District Plans for Equity
So what does Mr. King recommend that we do with the data he presented to the board? For that, we’ll need to examine the following slide:
I wonder: How exactly is someone with Mr. King’s limited experience going to “ensure that services are allocated and provided based on legitimate needs as determined by the IEP team?” Is he planning to examine the work of the IEP team and determine that some needs just simply are not “legitimate?” What exactly is he planning to base his evaluation of legitimacy on? Has he worked with Special Needs students for years? Does he have any formal training in identifying legitimate needs for special services? If so, I would love to hear about them, but I suspect that this is similar to all those excellent TFA studies that Dr. Wardynski keeps mentioning in defense of the excellent quality of TFA’ers when compared with teachers who are actually trained. Isn’t it funny how he never calls these studies by name? I suppose we should just trust him and Mr. King.
So, who is going to be establishing “the proper protocols to ensure that the IEP process is equitable across the district?”
Since it would seem that Mr. King is unaware, the “I” in IEP stands for an Individualized. This means that equitability across the district is not to be taken into consideration. If you’re focused on “equitability,” the “individualized” part is tossed out the window. Again, experience matters.
Where’s the Discussion of the Seven Million?
So what’s missing from this presentation? You guessed it: neither Mr. King, Mr. Spinelli, Dr. Wardynski, nor anyone on the board raised any discussion of the seven million dollars that was cut from Special Education from FY2011 to FY2012. The only discussion of funding decisions was Dr. Robinson expressing astonishment that Mr. Spinelli and Dr. Wardynski were able to show during the presentation of the 2011 Financial Statements that the general fund now has an operational surplus of $3.4 million dollars. She actually asked, “How were you able to do this?” I suppose that she had forgotten about the two reductions in force that she voted for in February and April.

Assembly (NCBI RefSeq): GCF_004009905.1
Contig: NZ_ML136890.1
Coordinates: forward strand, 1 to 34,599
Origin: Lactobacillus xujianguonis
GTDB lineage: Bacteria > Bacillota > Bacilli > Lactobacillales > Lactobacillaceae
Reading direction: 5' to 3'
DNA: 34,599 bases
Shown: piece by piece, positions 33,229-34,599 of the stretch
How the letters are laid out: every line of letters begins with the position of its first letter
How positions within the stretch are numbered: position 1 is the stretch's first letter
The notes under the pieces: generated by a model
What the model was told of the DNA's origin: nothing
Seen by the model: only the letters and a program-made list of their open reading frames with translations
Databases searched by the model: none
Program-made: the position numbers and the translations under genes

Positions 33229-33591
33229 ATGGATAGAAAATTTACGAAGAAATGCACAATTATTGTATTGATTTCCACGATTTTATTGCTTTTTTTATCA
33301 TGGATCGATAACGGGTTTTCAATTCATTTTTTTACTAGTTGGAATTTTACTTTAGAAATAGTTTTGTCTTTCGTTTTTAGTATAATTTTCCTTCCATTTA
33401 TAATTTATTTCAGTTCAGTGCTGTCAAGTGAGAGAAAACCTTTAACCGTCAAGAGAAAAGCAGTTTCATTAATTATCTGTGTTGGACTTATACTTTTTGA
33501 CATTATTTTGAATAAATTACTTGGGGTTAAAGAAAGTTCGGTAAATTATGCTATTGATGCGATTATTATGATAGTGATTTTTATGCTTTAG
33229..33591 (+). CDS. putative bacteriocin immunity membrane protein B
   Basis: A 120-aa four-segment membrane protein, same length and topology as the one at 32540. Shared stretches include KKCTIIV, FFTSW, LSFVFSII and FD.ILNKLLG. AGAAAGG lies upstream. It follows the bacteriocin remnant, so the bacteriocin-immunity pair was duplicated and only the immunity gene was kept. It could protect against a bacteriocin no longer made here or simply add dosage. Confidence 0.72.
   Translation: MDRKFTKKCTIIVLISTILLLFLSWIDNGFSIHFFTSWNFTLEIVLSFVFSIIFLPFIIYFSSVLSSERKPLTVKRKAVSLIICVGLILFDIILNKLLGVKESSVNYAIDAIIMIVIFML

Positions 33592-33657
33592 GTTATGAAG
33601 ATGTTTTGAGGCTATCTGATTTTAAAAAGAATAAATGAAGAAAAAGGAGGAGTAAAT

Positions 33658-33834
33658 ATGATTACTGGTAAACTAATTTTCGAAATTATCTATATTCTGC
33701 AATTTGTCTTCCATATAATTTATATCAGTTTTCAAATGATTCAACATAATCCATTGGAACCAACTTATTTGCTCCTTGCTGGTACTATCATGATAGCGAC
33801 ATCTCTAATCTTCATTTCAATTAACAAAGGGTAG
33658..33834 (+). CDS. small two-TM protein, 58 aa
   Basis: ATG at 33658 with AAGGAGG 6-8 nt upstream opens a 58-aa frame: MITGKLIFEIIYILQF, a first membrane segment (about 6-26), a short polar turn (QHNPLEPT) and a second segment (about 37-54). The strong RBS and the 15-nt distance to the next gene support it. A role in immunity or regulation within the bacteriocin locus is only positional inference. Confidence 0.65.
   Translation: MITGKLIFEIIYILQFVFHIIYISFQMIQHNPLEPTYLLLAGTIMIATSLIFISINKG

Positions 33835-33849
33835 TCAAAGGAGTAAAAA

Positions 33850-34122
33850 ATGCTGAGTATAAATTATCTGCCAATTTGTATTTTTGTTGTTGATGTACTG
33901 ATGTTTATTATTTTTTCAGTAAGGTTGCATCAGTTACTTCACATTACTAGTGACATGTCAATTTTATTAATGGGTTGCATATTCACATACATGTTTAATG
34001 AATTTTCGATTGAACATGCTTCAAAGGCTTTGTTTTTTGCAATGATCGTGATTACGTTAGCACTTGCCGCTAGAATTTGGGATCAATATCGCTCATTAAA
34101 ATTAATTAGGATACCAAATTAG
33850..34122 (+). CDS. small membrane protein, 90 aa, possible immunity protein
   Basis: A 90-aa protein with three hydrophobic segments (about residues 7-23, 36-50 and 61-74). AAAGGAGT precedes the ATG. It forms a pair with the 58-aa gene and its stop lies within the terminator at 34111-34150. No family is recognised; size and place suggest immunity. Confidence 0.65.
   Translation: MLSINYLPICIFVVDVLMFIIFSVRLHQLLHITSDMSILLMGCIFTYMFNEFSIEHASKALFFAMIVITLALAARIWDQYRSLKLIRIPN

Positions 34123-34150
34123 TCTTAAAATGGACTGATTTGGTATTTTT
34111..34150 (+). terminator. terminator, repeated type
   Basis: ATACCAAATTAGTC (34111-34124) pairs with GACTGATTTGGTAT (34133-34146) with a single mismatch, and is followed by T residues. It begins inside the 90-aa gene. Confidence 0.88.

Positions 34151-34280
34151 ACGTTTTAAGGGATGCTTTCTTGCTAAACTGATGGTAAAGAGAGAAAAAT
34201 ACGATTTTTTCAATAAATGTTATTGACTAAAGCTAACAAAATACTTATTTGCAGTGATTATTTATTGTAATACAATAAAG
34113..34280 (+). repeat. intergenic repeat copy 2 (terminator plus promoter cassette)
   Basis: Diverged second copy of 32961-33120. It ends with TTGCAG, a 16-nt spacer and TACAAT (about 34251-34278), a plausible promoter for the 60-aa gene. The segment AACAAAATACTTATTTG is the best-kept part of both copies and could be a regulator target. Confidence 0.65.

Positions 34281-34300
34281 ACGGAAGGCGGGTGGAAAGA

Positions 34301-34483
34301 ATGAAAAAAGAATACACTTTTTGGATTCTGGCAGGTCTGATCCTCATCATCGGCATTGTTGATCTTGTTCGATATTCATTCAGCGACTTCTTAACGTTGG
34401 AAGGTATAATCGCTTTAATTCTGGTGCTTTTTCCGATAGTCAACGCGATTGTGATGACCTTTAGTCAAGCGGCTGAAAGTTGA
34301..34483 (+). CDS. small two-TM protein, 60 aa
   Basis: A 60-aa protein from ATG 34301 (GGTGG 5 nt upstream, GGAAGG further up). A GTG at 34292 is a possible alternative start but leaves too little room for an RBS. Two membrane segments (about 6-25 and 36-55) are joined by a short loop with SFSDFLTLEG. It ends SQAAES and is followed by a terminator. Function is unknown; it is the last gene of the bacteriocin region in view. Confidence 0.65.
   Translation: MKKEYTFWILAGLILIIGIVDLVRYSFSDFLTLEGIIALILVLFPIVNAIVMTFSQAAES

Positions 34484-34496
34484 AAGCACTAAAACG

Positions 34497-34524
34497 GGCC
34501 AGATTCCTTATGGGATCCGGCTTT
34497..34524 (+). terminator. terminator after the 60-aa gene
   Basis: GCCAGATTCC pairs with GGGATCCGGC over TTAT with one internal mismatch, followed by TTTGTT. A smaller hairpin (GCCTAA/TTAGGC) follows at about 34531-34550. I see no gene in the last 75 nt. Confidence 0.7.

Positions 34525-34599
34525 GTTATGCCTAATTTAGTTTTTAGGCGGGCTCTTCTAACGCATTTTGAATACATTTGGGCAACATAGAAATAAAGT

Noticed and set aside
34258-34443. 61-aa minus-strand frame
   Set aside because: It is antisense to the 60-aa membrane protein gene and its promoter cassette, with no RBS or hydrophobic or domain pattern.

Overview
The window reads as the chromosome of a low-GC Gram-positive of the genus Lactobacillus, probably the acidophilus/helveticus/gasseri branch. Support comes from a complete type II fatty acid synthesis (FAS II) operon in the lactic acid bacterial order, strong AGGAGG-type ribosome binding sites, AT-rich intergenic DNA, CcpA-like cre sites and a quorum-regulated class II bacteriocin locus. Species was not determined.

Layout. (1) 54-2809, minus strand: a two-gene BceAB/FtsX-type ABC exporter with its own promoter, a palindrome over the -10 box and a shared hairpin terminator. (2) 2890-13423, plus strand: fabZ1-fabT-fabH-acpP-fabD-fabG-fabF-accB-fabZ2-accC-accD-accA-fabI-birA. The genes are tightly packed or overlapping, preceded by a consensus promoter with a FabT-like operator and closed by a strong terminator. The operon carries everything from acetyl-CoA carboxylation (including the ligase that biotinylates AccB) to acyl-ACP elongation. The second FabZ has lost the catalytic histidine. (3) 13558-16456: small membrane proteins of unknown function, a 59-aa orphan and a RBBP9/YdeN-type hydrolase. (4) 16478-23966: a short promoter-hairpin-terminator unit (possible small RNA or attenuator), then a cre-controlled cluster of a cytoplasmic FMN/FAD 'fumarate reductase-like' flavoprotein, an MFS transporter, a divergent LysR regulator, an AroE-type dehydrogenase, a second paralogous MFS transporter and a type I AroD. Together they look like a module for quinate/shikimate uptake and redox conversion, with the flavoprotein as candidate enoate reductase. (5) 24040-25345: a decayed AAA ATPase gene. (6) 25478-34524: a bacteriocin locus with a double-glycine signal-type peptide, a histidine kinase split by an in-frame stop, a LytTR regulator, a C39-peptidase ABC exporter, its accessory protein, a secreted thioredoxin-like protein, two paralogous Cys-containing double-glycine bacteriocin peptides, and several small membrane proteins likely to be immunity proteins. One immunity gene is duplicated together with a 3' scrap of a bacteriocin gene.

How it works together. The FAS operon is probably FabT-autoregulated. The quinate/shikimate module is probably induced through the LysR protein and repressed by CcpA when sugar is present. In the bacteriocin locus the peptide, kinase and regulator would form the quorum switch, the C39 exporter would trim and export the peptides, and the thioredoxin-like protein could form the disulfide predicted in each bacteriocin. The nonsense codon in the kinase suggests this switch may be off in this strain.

I suppose she had forgotten about the report that I had shared with her two months earlier that showed that the special education budget had been cut by seven million.
The only mention of this reduction in funding came when I asked about it during the public comments.
No one offered any response.
So, per the boards request, I wrote Dr. Robinson privately again on Friday of last week asking her again as my board member to request a specific response to my concerns about the seven million dollar reduction in special education funding.
She has not responded to my email. I suppose that she didn’t receive it.
So, tomorrow night at the board meeting, I will stand to ask again why the Special Education funding has been cut by seven million dollars. It will probably be a fruitless exercise as the board seems happy to balance their books on the backs of our neediest children, but I’ll ask anyway.
I’ll ask because our teachers deserve my support. I’ll ask because our aides, therapists, and principals do too. I’ll ask because if they can make one group bear the burden of their financial mis-management, they can make any group do so.
I’ll ask because my son cannot ask for himself.